Wondergem R1,2,3, Pisters M1,3,4, Wouters E3,5, de Bie R6, Visser-Meily J4,7, Veenhof C1,4,8
1Center for Physical Therapy Research and Innovation in Primary Care, Julius Health Care Centers, Utrecht, Netherlands, 2University Medical Center Utrecht, Physical Therapy Research, Department of Rehabilitation, Physical Therapy and Sport, Brain Center Rudolf Magnus, University Medical Center Utrecht, Utrecht University, The Netherlands, Utrecht, Netherlands, 3Fontys University of Applied Sciences, Department of Health Innovations and Technology, Eindhoven, Netherlands, 4Department of Rehabilitation, Physical Therapy Science and Sport, Brain Center Rudolf Magnus, University Medical Center Utrecht, Utrecht University, Utrecht, Netherlands, 5Tilburg University, School of Social and Behavioral Sciences, Department of Tranzo, Tilbrug, Netherlands, 6Maastricht University, Department of Epidemiology and Caphri Research School, Maastricht, Netherlands, 7Center of Excellence for Rehabilitation Medicine, Brain Center Rudolf Magnus, University Medical Center Utrecht and De Hoogstraat Rehabilitation, Utrecht, Netherlands, 8Expertise Center Innovation of Care, Research Group Innovation of Mobility Care, University of Applied Sciences Utrecht, Utrecht, Netherlands

Background: The majority of people with stroke will return to the home setting after their first-ever stroke. Over forty percent of the population reports limitation in activities of daily living (ADL) and a substantial part of the population report restrictions in participation compared with life before a stroke. Furthermore, in a substantial part of people with stroke decline in ADL is observed within the first three years after a first-ever stroke. Therefore, follow-up assessments of people with stroke are important to objectify activity limitations and/or restrictions in participation. Responsive measurement tools are needed with a low burden for patients and professionals. Computerized Adaptive Testing (CAT) instruments use the response to an initial question to select the subsequent question. CAT instruments reduce the number of questions needed, increase measurement precision, and decrease respondent burden. A promising CAT is the Long-Life Function and Disability Instrument - CAT version (LLFDI-CAT).

Purpose: To examine the concurrent validity, floor and ceiling effects and responsiveness of both domains of the Late-Life Function and Disability Index Computerized Adaptive Test (LLFDI-CAT) in first-ever stroke survivors discharged to their home setting.

Methods: Participants were visited within three weeks after discharge and six months later. Stroke impact scale (SIS 3.0) and five-meter walk test (5MWT) outcomes were used to investigate the concurrent validity of both domains, activity limitations, and participation restriction, of the LLFDI-CAT. Scores at three weeks and six months were used to examine floor and ceiling effects and change scores were used for responsiveness. Responsiveness was assessed using predefined hypotheses. Hypotheses regarding the correlations with a change score of related measures, unrelated measures and differences between groups were formulated.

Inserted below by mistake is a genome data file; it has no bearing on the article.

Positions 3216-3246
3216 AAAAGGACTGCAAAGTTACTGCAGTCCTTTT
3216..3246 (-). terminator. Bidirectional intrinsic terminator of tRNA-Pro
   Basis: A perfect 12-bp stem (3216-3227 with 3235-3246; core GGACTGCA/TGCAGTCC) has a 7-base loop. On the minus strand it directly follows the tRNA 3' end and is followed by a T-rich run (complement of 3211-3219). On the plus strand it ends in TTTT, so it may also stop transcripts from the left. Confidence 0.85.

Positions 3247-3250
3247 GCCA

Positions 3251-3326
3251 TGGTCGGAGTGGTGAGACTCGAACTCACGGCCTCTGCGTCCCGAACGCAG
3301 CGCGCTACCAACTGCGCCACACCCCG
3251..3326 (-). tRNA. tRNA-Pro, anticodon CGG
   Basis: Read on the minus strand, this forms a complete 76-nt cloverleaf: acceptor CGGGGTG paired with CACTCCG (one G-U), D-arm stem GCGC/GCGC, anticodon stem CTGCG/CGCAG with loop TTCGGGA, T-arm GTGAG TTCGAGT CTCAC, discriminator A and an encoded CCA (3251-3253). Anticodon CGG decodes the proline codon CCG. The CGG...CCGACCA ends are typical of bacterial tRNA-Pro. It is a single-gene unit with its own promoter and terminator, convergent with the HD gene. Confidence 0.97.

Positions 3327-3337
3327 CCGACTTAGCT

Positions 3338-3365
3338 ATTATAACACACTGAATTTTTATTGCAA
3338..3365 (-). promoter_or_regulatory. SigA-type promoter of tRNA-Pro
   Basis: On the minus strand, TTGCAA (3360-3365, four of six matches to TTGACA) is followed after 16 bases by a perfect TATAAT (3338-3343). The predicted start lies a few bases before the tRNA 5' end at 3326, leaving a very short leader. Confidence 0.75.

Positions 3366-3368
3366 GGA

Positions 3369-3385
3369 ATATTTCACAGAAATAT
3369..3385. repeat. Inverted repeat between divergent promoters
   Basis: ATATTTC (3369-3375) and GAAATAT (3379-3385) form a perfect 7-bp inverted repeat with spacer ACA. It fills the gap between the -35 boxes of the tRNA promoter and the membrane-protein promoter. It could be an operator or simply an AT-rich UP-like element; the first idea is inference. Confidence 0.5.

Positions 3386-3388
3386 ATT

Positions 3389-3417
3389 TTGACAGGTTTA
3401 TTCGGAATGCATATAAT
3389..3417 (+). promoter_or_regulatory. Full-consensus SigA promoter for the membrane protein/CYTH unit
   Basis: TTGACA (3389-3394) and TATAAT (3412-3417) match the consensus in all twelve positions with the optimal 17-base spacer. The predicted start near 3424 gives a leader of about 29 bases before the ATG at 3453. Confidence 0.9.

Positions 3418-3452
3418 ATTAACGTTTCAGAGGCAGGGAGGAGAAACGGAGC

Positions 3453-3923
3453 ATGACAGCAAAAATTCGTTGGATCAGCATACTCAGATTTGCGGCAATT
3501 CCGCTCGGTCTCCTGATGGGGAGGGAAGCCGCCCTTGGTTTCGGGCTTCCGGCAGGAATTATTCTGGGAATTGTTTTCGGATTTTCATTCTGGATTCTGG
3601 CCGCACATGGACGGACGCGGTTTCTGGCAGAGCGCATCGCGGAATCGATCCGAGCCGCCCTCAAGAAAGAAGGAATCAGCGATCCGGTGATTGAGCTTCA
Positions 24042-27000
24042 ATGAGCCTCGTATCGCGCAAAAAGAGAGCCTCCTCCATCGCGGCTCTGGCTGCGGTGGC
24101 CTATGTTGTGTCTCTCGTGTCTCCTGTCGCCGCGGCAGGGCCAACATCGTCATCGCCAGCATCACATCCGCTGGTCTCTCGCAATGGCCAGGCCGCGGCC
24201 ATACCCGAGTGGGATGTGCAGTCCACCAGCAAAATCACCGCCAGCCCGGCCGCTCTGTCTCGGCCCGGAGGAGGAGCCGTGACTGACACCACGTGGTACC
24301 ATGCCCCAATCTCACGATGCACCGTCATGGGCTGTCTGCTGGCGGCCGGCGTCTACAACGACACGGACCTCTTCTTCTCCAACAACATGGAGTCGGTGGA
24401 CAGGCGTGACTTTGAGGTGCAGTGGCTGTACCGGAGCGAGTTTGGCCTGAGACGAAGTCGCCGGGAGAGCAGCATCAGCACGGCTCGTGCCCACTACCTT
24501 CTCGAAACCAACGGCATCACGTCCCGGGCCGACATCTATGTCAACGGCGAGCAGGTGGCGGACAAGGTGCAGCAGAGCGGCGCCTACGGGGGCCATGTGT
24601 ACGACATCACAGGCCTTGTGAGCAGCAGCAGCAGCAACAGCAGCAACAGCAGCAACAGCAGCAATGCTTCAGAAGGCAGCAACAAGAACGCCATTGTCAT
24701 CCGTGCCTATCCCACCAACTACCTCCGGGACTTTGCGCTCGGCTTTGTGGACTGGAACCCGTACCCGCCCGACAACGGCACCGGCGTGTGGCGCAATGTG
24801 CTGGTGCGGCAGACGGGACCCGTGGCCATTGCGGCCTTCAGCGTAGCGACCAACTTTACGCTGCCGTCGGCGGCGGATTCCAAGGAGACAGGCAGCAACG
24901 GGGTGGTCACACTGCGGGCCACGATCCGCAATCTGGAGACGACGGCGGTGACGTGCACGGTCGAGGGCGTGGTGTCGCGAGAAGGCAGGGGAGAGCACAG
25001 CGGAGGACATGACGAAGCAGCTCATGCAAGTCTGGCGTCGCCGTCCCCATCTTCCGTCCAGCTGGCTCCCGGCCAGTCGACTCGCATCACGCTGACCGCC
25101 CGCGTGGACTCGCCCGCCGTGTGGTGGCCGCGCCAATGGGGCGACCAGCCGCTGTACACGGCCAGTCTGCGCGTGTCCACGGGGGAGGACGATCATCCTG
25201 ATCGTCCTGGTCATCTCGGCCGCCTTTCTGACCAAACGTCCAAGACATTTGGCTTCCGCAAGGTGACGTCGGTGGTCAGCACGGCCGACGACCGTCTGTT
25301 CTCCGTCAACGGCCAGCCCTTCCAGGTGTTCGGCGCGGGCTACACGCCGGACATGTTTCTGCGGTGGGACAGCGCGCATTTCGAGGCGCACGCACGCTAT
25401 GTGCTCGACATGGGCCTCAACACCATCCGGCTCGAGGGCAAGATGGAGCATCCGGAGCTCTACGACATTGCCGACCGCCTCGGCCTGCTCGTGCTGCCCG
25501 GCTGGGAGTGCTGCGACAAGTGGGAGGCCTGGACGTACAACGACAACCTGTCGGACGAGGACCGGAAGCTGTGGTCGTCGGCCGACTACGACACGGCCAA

Results: 105 participants were included in this study. Concurrent validity of the LLFDI-CAT activity limitations domain compared with the physical function domain of the SIS 3.0 and with the 5MWT was 0.79 and -0.46 respectively. Concurrent validity of the LLFDI-CAT participation restriction domain compared with the participation domain of the SIS 3.0 and with the 5MWT was 0.79 and -0.41 respectively. A ceiling effect (for 15% of the participants) for the participation restriction domain was found at six months. Both domains, activity limitations and participation restrictions, of the LLFDI-CAT, scored well on responsiveness: respectively, 100% (12/12) and 91% (12/11) of the predefined hypotheses were confirmed.

Conclusion(s): The LLFDI-CAT seems to be a valid instrument and both domains are able to detect change over time. Therefore, the LLFDI-CAT is a promising tool to use both in practice and in research to objective activity limitations and participation restrictions in mild to moderate people with stroke.

Implications: The LLFDI-CAT can be used in practice and research in mild to moderate people with stroke. Computerized Adaptive Testing has multiple advantages. Besides individualizing the measurement process, the measurement precision and burden can be adjusted to the user´s preferences and contextual requirements by changing the stopping rules if needed.

Keywords: Stroke, Computerized Adaptive Testing, Activities of Daily Living & Participation

Funding acknowledgements: Netherlands Organization for Scientific Research (NWO)

Topic: Neurology: stroke; Outcome measurement; Disability & rehabilitation

Ethics approval required: Yes
Institution: University Medical Centre, Utrecht, The Netherlands
Ethics committee: The Medical Ethics Committee of the University Medical Centre Utrecht
Ethics number: NL14-076

All authors, affiliations and abstracts have been published as submitted.

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